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Many of whom take a moral high ground

Many of whom take a moral high ground
2009 may well be remembered for its scandal-ridden headlines, from admissions of extramarital affairs by governors and senators, to corporate executives flying private jets while cutting employee benefits, and most recently, to a mysterious early morning car crash in Florida. The past year has been marked by a series of moral transgressions by powerful figures in political, business and celebrity circles. New research from the Kellogg School of Management at Northwestern University explores why powerful people - many of whom take a moral high ground - don't practice what they preach. Researchers sought to determine whether power inspires hypocrisy, the tendency to hold high standards for others while performing morally suspect behaviors oneself. The research finds that power makes people stricter in moral judgment of others - while being less strict of their own behavior. The research was conducted by Joris Lammers and Diederik A.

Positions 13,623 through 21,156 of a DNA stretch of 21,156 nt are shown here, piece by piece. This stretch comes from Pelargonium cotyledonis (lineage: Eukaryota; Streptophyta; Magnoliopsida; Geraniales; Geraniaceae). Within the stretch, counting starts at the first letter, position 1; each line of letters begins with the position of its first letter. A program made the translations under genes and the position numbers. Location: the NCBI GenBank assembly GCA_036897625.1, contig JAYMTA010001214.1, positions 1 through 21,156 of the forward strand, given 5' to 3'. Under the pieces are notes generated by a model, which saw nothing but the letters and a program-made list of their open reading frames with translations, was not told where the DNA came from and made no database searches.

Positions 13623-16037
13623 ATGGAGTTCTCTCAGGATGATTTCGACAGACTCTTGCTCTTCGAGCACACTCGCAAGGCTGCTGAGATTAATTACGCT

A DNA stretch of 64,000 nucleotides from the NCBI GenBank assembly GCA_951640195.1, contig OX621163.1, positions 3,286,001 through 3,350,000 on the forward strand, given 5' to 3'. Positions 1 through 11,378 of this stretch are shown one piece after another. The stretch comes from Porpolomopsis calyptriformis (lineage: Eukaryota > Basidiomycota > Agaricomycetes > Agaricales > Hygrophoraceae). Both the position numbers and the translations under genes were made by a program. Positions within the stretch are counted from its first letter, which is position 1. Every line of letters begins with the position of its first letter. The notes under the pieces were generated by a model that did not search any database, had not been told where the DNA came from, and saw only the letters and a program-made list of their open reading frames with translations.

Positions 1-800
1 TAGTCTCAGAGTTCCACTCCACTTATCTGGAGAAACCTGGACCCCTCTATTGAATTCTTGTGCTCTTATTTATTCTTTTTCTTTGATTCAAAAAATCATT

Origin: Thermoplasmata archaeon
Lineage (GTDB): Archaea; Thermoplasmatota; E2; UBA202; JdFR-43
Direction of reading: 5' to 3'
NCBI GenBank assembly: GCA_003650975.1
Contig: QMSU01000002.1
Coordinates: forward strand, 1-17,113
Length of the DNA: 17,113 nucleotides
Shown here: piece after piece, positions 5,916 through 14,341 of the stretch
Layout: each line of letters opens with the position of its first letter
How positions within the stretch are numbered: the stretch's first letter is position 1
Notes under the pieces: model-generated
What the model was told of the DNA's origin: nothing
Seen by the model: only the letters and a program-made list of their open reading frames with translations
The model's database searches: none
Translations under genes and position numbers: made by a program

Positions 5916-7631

To predict what will make you happy, ask a stranger rather than guessing yourself | Not Exactly Rocket Science Want to know how much you’d enjoy an experience? You’re better off asking someone who has been through it, even if they’re a complete stranger, than to find out information for yourself. This advice comes from Daniel Gilbert from Harvard University, who espoused it in his superb book Stumbling on Happiness. In the first study, he found that female students were better able to predict how much they would enjoy a speed-date if they listened to the experiences of strangers than if they make their own assessments based on available information. This interesting result masks a second one of equal importance – people don’t believe that this works. Time and again, psychological studies have found that we overestimate how happy we will be after winning a prize, starting a new relationship or taking revenge against those who have wronged us. Gilbert says that the main reason for this is an inability to accurately imagine future events. Photo by Laughlin, found on Flickr